Ang Lee's 2003 film, simply titled "Hulk", is something of an underrated outing, although it does have its fair share of flaws - it is far too long, takes far too long to have Banner transform into Hulk, and went a little off the deep end. It did, however, have spectacular special effects and some fantastic acting and set pieces. The Incredible Hulk, the 2008 reboot, mostly remedies these problems, and still brings the exhilerating visuals and solid performances.
The film opens with a quick montage that brushes over Banner's past, and shows how he became the Hulk through being a pawn in a military experiment. The film then cuts to Bruce Banner (Edward Norton) in Mexico, living virtually off the grid as he hopes to find a cure for his condition, which turns him into the hulk whenever his heart rate approaches the 200bpm mark. He left behind Betty Ross (Liv Tyler), with whom he was in a relationship.
However, he doesn't have peace for long, as soon enough, the government, led by General Thaddeus "Thunderbolt" Ross (William Hurt), come looking for him. The strike team includes a dangerous, near psychopathic special ops expert Emil Blonsky (Tim Roth), who goes to extreme lengths in his attempts to catch The Hulk, including getting radiated himself and turning into the beast known in the comics as Abomination. The two Hulks will ultimately have to face off in a super brawl, and only one can come out on top.
This is a charming and well acted superhero film that doesn't reach the heights of the Batman or Iron Man films of the same year, but is nevertheless an entertaining and well produced slice of entertainment. It also has a little treat right at the very end for any Iron Man fans.
An efficient, action-packed and deftly-directed comic book film, The Incredible Hulk delivers all the thrills and spills of an above-average Summer blockbuster. Norton, Hurt and Roth immerse into their roles effortlessly, yet Liv Tyler leaves much to be desired.
Opinion about Ang Lee's 2003 Hulk movie is divided. A critical success but at the same time derided by fans it was a brave attempt to do something different (and ultimately un-necessary) with an iconic character.
Come 2008 and Marvel Studios fancied having a go themselves, and given that Hulk is one of their own creations, felt that they could be a bit cheeky. By making this a sequel that at the same time dismisses the events of the previous film, The Incredible Hulk manages to do away with the need for a long origin story and getting to the meat of what makes a good Hulk story.
Any need for character setup is neatly wrapped up in the opening credits and then it's straight on to the story of Bruce Banner and his self imposed exile in an attempt to contain his destructive alter ego.
Banner spends his days trying to find a cure for his condition whilst at the same time, trying to stay under the rader and under control. But inevitably, with the military hunting him down, this can only last so long.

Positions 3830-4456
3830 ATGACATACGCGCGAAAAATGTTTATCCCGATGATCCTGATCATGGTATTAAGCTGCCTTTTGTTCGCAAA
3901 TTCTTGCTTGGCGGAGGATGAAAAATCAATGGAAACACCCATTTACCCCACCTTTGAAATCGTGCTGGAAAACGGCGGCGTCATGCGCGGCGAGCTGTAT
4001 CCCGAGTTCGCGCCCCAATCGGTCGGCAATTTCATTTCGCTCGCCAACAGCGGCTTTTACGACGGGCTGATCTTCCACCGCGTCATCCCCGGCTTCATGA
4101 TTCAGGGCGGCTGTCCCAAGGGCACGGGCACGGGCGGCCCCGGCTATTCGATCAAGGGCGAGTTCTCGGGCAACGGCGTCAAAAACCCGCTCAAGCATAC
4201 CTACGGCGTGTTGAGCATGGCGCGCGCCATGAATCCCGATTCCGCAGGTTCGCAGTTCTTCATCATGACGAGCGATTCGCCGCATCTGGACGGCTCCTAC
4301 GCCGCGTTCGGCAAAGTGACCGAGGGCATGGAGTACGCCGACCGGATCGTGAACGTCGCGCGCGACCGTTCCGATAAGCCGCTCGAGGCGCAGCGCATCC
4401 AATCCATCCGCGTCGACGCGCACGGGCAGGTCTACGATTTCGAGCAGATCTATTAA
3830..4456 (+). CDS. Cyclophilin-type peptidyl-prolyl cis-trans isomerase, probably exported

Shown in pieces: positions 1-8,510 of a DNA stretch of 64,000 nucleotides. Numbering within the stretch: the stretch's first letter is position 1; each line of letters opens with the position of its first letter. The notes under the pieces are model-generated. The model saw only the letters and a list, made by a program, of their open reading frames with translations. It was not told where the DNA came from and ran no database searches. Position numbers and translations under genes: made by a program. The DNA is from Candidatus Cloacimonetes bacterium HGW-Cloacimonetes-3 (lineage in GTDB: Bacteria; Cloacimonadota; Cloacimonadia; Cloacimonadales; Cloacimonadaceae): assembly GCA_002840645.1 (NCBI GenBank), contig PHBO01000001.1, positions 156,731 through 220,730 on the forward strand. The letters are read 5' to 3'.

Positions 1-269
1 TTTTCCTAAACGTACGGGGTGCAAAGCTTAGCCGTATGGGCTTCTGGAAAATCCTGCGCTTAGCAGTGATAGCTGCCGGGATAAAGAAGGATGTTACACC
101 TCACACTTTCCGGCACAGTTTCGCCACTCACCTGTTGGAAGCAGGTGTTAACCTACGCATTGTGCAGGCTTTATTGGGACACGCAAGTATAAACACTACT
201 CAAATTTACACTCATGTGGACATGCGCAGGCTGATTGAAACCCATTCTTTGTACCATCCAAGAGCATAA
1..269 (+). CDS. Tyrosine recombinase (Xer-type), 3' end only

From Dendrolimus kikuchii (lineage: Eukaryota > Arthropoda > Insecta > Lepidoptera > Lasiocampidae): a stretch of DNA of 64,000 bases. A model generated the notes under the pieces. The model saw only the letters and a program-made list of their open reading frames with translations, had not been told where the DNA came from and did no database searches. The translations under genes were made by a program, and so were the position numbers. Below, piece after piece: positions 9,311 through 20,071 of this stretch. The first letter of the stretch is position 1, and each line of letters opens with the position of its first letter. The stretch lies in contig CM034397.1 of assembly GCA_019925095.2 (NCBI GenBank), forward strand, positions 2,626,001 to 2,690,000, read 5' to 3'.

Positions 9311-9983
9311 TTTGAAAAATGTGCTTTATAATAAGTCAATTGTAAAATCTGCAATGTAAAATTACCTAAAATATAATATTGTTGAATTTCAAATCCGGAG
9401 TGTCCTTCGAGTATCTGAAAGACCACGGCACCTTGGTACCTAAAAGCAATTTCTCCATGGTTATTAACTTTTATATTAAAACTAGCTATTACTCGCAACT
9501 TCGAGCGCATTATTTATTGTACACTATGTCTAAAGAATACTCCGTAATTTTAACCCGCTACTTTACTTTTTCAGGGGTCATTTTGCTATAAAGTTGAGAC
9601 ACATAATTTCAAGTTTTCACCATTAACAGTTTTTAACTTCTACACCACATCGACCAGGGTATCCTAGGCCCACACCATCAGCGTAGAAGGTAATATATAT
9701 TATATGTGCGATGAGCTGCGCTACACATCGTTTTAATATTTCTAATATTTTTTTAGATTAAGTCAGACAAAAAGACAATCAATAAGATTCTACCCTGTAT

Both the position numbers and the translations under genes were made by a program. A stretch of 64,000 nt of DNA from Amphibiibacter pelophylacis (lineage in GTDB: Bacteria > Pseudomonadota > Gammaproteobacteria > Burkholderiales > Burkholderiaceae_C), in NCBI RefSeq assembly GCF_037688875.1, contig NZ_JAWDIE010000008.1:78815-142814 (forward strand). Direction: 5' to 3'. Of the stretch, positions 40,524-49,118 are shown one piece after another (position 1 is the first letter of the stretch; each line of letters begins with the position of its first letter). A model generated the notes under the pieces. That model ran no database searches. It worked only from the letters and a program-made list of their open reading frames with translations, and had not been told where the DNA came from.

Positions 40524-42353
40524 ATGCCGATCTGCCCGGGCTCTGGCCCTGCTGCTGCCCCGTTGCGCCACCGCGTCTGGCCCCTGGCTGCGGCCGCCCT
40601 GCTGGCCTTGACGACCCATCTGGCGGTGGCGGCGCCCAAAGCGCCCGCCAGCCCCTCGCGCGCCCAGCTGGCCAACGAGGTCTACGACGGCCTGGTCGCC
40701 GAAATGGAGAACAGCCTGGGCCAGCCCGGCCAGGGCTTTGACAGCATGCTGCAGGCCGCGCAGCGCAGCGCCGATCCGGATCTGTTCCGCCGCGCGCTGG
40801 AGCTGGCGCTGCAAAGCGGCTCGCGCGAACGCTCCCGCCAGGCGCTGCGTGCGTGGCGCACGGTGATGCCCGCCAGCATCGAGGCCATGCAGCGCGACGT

Whilst this does deliver a much better action quota than the previous film, that's not to say that it skimps on character, plot or themes.
Norton clearly put some time into his vision of Bruce Banner. Gone is Eric Bana's po-faced loner with daddy issues and in his place is a man who carries a subtle but deep rooted shame. Played out like a recovering addict, Norton's Banner carries the weight on his conscience that comes with his egotistical meddling of nature. The Hulk is his mistake, and his burden to bear.
The only times he really seems capable of carrying this load is when with Betty Ross, played with real spirit here by Liv Tyler. Norton and Tyler work really well together and you really get the sense that these 2 characters have a history together.
The plot which follows Bruce's attempts to find a cure whilst being hounded by the US military is straight forward enough and allows for plenty of Hulk based action, and by throwing in plenty of nods to the comics, this is a Hulk film guaranteed to appease those fans who felt short changed by the 2003 film.
The Incredible Hulk also shows alot of the spirit of the Lou Ferringo TV show, using alot of imagery, themes and even some of the music from the show to good effect, really embracing the popularity that it brought to the character.
In giving the Hulk a real flesh and blood bad guy to pound on in the shape of Emil Blonsky and his anti-Hulk creature The Abomination, Marvel seem to have given the fans what they wanted. And in several nods to future villains and would be allies they've set Hulk up for many more adventures in the future.
And although the effects and CGI are generally excellent, it does make the action feel like it's lacking a real crunch sometimes, however this can be remedied in future installments, it's still a significant improvement from the previous film.
Ironically enough, without Ang Lee's version, this film wouldn't be anything to rave about. But in a way, Marvel owe alot to Lee for putting a "trial version" out there and allowing them to give fans what they wanted from a Hulk film.
Good work all round and a promise of things to come, especially with the Robert Downey Jr cameo pointing towards the ultimate fate of Marvels flagship characters.